Flooring, Heating and Cooling, Maintenance and Operations, Sustainability/Business Continuity

Back to Basics: 7 Interior Places to Tackle for Spring Cleaning

Back to Basics is an article series that highlights important, but possibly overlooked, information facilities management professionals should know.

Now that spring is here, most of us are looking forward to warmer weather. But first, it’s time for facility spring cleaning! Every facility has its own unique needs based on its type, whether it’s educational, governmental, commercial, industrial, or recreational. While some organizations contract out their cleaning work, other organizations leave it up to the facilities management department to keep things nice and shiny.

If your team tackles cleanliness, here are seven interior places that should be targeted for spring cleaning:

1. Floors and Mats

Remove rock salt and brine that’s been tracked onto the floors of your facility from the parking lots and sidewalks. Tile floors should be cleaned by stripping the old wax and putting on a new layer of wax, and consider sanding, remarking, and resealing wooden floors every 10 years. As for carpets, use hot water extraction by spraying water and detergent. Additionally, don’t forget to clean floor mats both inside and outside the entrances to your facilities.

2. Walls

Consider whether your walls are covered with fabric or paper, are coated, or have durable paint. Special attention should be paid to historic structures that might have been repainted with reproduction or modern paints. Consider cleaning walls weekly, but they should certainly be cleaned immediately if there’s blood or body fluids on them. Dry methods of wall cleaning include using brushes or a broom, and wet methods include using soap and a liquid on a sponge to control streaking.

3. Ceilings

Just like with walls, ceilings can be cleaned using dry or wet methods, but for high ceilings, consider using far-reaching brooms. Some experts advise cleaning ceilings every 3 to 6 months. For better results, use a vacuum to prevent dust from falling onto customers and employees. Also, consider renting lift equipment if cleaning ceilings 20 feet or higher and doing cleaning during the day when natural light will complement artificial lighting to help you see better and remove even more dust and dirt!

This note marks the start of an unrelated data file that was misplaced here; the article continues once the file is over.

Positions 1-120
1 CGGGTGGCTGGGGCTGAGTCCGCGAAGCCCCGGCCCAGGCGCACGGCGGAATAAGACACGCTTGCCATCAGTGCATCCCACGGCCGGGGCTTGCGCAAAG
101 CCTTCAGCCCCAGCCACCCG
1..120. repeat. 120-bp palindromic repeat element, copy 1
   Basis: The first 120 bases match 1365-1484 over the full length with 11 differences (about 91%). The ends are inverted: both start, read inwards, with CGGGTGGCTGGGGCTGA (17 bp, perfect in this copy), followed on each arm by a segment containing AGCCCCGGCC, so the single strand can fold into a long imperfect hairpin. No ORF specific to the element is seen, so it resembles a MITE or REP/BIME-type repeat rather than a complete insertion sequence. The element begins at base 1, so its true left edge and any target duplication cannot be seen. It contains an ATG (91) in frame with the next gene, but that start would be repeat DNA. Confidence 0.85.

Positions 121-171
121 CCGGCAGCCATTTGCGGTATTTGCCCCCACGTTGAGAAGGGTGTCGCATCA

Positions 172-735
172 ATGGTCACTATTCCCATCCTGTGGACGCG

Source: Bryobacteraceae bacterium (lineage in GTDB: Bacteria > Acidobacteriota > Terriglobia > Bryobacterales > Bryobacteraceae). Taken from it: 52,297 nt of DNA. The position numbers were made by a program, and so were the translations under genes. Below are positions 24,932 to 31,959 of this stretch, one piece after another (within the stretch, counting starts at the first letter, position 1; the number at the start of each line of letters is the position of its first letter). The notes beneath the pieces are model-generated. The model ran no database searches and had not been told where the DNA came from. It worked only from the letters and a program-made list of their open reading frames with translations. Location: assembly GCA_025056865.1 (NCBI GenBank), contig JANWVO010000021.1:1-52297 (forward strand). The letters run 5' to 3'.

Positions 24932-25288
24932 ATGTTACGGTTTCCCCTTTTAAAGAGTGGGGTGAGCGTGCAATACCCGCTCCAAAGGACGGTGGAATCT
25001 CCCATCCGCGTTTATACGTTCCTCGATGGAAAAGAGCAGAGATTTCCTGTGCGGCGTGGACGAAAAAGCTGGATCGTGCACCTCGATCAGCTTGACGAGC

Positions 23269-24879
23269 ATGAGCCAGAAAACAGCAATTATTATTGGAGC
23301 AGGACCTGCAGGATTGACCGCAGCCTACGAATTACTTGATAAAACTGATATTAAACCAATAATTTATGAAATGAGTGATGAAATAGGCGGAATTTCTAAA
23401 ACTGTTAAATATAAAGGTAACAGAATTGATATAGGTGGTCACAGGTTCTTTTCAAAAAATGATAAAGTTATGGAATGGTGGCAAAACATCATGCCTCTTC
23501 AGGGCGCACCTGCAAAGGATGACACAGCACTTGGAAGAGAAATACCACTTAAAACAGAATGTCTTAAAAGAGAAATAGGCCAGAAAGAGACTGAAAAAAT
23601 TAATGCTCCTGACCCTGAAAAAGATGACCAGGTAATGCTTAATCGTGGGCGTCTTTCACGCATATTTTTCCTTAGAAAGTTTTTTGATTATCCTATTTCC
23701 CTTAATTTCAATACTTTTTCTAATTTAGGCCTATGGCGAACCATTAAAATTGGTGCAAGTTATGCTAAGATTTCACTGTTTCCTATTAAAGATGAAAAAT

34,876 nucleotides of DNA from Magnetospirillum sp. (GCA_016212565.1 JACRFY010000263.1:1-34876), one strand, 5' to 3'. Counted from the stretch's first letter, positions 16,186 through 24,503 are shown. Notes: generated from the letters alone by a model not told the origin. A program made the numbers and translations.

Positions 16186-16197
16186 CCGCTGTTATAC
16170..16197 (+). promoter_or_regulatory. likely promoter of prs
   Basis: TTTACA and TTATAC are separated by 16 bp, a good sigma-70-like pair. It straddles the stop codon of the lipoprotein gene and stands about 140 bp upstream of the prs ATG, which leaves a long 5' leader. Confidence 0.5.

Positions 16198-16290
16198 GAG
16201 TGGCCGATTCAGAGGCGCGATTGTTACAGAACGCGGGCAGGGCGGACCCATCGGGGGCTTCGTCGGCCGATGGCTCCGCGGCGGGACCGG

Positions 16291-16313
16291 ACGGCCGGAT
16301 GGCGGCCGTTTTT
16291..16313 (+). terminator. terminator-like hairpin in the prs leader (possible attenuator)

4. Windows

Consider cleaning both the inside and the outside of your windows at least twice a year—the spring season is a great time to do it! For interior cleaning, use a damp lint-free cloth, and spray glass cleaner on the windows, staying away from edges and non-glass surfaces that could be damaged by the spray. Don’t forget to dry the windows with a squeegee or clean lint-free towel. Use a high-pressure spray nozzle with liquid dish soap to clean the outside of your windows.

5. Heating, Ventilation, and Air Conditioning (HVAC)

Clean the unit’s coils by using a wet cleaning process with pressurized water and non-caustic cleaning foam. Use an Environmental Protection Agency (EPA)-registered mold inhibitor to keep coils clean and free of mold and mildew. To learn more, check out “Springtime Cleaning Tips for HVAC Coils” on Facilities Management Advisor. Additionally, don’t forget to check and change air filters, inspect vents and ductwork, and calibrate thermostats. Consider replacing thermostats with smart ones.

6. Restrooms

Public perception of your facility can be affected by the cleanliness of your public restrooms, so use a checklist of items that should be cleaned and sanitized every day and another to-do list of things that should be cleaned and sanitized once a week, such as hard-to-reach areas. Everyday cleaning should include toilets, urinals, stall and urinal partitions, sinks, mirrors, countertops, and floors. Check and refill supplies as needed, and don’t forget to disinfect the door handles and light switches.

7. Elevator Cabs

Most multilevel facilities have elevators. Otis recommends dusting them frequently and washing them with stainless-steel finishes with mild soap and warm water. Additionally, it recommends buffing using a soft, clean cloth and using a light coat of silicone or furniture wax on non-lacquered finishes. Scratches should be removed by those experienced in doing so. In addition to cleaning, be sure your elevators are maintained properly. For maintenance assistance, check out “6 Warning Signs Your Commercial Elevator Needs Maintenance” on Facilities Management Advisor.

Learn More

The early days of the COVID-19 pandemic led to increased facility cleaning, and it’s important to keep up the momentum even though the worst of the pandemic is over. For additional spring cleaning tips for both inside and outside your facilities, read “4 Ways to Prepare Your Facility for Spring” on Facilities Management Advisor. Additionally, consider using green cleaning solutions that are more sustainable. Learn more by reading “Spring Cleaning with a Twist: Rediscovering Critic-Acid-Based Solutions,” also on Facilities Management Advisor.

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